Equilibrium – Death by a Million Cuts

Published by Chet Kennedy on

One of the best things about working with teenagers is that they have new possibilities built into their lives on a regular basis. They don’t often get stuck in the unending life draining pattern of work/home/work home. They have change literally built into their scenarios on a fairly regular basis. Generally, they can switch schools, switch jobs, switch sports teams. They can change their hair styles, their friends groups, their classes. They even change semesters every few months. They live in a constant state of flux and upheaval. This creates its own set of frustration, confusion and stress but there is little danger of getting stuck in and endless cycle of year after year equilibrium. 

Adults, on the other hand can find themselves stuck on that hamster wheel and any change, no matter how small can feel like tossing a grenade into the living room. 

There is a scene in the movie Good Will Hunting where Chuckie is explaining to Will that if they are still here in 20 years doing the exact same thing he will kill Will. 

I have always loved that scene. I think it’s something we all need to hear. To struggle with the concept of waking up one day and realizing life has passed us by and we are all still dealing with the same set of problems we’ve always had. 

I meet with so many men lately who are struggling with life in their 40s and 50s. The common question is, “Is this all there is?” 

It feels like they are stuck in a rut, stuck in a well, they might as well be stuck on the bottom of the ocean. 

Usually, we know what the problem is… it’s our job, our kids, our wives. It’s the car, or the lawn, or the house… it’s one thing or another thing, or it’s all the things. We tell ourselves that if we can fix that one thing everything will be great but when we sit down and try to formulate a plan we begin to realize that there is so much more to the struggle than we really understand. 

I would like to suggest that it probably is all of those things but I know that we will not be able to change any of those other things in our lives until we actually begin to see the broken parts in ourselves that need to be fixed. When it all comes down to it we are our own worst enemy.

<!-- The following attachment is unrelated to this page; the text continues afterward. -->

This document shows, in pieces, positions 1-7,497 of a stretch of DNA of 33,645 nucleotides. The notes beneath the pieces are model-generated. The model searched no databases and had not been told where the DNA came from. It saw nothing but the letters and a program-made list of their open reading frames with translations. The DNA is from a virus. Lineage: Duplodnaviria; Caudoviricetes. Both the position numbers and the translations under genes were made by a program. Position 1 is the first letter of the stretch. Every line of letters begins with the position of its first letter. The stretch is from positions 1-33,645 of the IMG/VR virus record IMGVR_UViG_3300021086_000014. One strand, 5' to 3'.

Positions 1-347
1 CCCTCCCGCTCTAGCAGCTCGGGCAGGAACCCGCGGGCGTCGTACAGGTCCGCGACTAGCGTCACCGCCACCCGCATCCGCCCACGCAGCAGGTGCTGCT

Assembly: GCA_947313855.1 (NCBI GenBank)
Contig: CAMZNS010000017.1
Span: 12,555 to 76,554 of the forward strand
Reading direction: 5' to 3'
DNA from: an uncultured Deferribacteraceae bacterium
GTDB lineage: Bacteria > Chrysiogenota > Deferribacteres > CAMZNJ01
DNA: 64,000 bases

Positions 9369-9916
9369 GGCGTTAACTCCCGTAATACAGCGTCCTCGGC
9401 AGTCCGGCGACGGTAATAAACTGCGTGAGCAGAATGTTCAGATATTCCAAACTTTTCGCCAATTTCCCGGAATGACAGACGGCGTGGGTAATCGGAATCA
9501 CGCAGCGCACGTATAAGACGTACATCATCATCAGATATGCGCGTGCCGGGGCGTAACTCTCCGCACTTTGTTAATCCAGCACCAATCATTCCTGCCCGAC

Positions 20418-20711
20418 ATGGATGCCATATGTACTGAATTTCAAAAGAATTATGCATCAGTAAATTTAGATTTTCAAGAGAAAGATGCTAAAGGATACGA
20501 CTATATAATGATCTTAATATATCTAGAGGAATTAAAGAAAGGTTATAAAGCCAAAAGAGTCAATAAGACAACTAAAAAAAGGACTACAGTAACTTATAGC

Isn’t it just easier to believe that she should change, or they should change… the struggle is if we are honest, we are the ones letting things slide because we don’t really want to deal with it. 

Can we truly afford to wake up in 5 years and have made no progress in our lives. The problem with equilibrium is that it’s not even a true statement when it comes to our hearts. Although it may feel like nothing has changed, our problems that we shove under the carpets just get worse. Our debts don’t go away, our bellies don’t shrink, our habits just get more habitual. When we refuse to make changes everything gets worse and the compound interest on toxic thinking is exponentially terrible. 

What’s it going to take to make that change? What’s it going to take to make you stop and really look at your own heart and decide that it is time to wrestle the demons and get some help. 

For me, it took everything…

I lost my wife, my job, my house. I lost everything I held dear and it was in that process that I truly got to see my heart and my desperate need for change.  Yet God was gracious in the process, he held me through the pain, he walked me down deep dark valleys of great turmoil and covered me in the midst of some brutal storms. 

Embracing change as a grown man may seem more difficult than jumping from here to the moon but it’s absolutely necessary if we want to combat equilibrium in our lives. If we want to continue to become the men God truly wants us to be we need to look deep into our own souls and allow God to show us the broken pieces. Then with his help we can begin to find healing and restoration and begin moving forward.

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